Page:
BHP’s Mt Keith Nickel West Mine has been selected by carbon mineralisation company, Arca, for a pilot project that will use the mine’s tailings to test the safe and practical application of new air-to-rock carbon capture technology.
Arca received CDN$1.25 million from the British Columbia Centre for Innovation and Clean Energy (CICE) to support the project.
CICE chose to provide the grant to Arca as it is one of the first companies commercialising mineralisation for the capture and storage of atmospheric CO₂ that is supported by leading-edge scientific research and technology development.
The 18-month project will test and verify Arca’s methodology to capture and permanently store atmospheric carbon dioxide, and demonstrate to the mining industry that Arca’s technologies can integrate safely and successfully at an operating mine site.
Arca said that it is working to enable mines to permanently remove CO₂ while producing the metals needed to drive the clean energy transition. Using rovers, surface manipulation technology and machine learning algorithms, Arca will manipulate mine tailings to significantly speed up the rate of carbon mineralization, measure critical carbon capture, and sell carbon dioxide removal (CDR) credits that are verifiable and permanent. This process is unique because atmospheric CO₂ is captured and stored in a single step.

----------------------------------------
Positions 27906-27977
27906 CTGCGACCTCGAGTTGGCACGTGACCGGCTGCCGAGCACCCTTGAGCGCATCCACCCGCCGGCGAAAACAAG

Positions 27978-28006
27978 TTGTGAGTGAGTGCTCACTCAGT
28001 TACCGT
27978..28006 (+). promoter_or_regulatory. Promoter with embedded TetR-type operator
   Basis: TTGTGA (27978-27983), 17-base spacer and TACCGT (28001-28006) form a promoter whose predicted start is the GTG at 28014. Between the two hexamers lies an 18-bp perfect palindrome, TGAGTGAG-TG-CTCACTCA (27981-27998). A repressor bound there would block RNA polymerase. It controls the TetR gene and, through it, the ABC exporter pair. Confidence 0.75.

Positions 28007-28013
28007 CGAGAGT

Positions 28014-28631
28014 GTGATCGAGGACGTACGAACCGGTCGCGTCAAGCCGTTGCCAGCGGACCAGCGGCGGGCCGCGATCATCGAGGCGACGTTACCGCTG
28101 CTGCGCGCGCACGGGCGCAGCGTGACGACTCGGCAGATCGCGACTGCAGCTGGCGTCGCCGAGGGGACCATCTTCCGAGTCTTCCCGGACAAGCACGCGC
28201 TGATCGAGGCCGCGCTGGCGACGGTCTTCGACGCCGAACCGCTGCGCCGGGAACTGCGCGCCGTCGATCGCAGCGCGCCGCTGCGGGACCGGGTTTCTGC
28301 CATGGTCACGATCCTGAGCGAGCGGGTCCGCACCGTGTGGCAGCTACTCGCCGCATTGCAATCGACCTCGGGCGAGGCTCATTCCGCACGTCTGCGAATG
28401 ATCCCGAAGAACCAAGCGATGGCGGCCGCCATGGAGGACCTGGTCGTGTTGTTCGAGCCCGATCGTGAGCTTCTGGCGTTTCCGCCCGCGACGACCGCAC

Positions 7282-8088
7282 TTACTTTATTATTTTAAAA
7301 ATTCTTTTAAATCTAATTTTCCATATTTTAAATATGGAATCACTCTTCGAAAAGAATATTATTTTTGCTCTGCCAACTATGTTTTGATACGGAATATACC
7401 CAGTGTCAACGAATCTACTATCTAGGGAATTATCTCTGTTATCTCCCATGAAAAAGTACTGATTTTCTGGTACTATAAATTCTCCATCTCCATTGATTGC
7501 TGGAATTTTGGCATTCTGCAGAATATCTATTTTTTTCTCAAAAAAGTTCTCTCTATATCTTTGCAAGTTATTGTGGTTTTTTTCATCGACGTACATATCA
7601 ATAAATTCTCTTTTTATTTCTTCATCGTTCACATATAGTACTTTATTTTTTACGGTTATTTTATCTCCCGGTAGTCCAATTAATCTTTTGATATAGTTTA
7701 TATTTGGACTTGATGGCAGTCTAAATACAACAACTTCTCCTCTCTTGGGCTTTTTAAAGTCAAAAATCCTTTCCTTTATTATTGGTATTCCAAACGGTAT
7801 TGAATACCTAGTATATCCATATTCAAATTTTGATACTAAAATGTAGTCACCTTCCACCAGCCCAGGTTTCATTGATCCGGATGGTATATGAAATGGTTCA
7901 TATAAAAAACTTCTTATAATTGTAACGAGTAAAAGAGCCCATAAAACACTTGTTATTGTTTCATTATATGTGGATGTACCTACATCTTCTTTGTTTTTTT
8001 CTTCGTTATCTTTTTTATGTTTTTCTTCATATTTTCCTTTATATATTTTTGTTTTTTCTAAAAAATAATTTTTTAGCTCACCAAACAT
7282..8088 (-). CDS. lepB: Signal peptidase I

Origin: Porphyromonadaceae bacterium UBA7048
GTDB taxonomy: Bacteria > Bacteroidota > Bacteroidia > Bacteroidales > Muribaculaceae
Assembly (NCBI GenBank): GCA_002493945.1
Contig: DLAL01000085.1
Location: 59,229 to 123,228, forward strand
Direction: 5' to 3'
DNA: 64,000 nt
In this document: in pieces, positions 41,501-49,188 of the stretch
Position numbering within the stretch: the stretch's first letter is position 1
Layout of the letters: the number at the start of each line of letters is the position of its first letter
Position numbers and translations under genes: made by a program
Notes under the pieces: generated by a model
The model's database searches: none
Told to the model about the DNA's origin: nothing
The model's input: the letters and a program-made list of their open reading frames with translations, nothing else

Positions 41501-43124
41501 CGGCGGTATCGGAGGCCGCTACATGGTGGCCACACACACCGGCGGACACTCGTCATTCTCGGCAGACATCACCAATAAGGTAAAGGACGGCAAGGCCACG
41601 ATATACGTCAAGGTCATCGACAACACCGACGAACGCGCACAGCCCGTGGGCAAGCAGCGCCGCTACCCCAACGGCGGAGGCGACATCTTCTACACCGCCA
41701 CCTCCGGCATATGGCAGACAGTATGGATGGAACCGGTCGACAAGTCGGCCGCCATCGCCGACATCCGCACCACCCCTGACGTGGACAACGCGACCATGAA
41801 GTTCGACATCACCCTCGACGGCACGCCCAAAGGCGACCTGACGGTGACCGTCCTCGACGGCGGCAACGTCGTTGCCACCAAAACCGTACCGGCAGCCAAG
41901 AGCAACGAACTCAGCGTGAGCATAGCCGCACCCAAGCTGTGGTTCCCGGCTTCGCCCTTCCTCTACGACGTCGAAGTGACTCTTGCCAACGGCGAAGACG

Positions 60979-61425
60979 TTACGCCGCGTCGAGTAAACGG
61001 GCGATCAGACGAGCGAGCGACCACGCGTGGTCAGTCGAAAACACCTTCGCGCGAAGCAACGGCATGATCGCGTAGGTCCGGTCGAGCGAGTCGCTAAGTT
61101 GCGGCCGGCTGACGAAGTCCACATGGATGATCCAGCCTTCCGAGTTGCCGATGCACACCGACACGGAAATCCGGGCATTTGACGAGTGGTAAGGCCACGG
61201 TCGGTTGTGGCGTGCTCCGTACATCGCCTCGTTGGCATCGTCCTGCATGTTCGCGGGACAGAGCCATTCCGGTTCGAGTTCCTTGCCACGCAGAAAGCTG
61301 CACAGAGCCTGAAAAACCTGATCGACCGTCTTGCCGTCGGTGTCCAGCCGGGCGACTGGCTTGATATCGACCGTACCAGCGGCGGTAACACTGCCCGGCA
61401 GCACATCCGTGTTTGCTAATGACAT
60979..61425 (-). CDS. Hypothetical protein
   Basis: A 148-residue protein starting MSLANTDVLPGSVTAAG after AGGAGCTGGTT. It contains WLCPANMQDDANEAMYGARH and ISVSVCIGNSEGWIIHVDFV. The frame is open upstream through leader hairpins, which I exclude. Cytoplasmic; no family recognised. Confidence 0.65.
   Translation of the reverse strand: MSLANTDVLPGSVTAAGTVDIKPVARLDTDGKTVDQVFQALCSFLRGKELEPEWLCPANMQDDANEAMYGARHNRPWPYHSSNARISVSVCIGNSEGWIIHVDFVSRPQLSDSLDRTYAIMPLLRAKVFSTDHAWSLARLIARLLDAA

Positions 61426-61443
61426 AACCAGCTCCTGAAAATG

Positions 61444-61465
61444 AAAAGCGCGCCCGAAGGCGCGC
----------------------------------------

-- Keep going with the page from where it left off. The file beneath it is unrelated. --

CICE Chief Operating officer, Todd Sayers, said that Arca is a pioneer in engineered mineralisation for carbon removal.
“The company’s powerful combination of world-leading science and innovation, team experience and global scaling strategy strongly aligns to the CICE mandate,” Mr Sayers said.
“With CICE’s support, Arca is in a great position to accelerate large-scale implementation.”
Arca co-founder, Dr Greg Dipple, said that CICE’s grant represents a significant milestone for Arca as it allows the company to fast-track its ability to bring technology and innovation to mining companies around the world, and accelerate the collective mission to support a net zero carbon future.
Arca CEO, Paul Needham, said that there is already far too much carbon dioxide in the atmosphere.
“Support from CICE gives us an opportunity to rapidly pilot our negative emissions technologies with companies that produce critical metals for the clean energy transition.”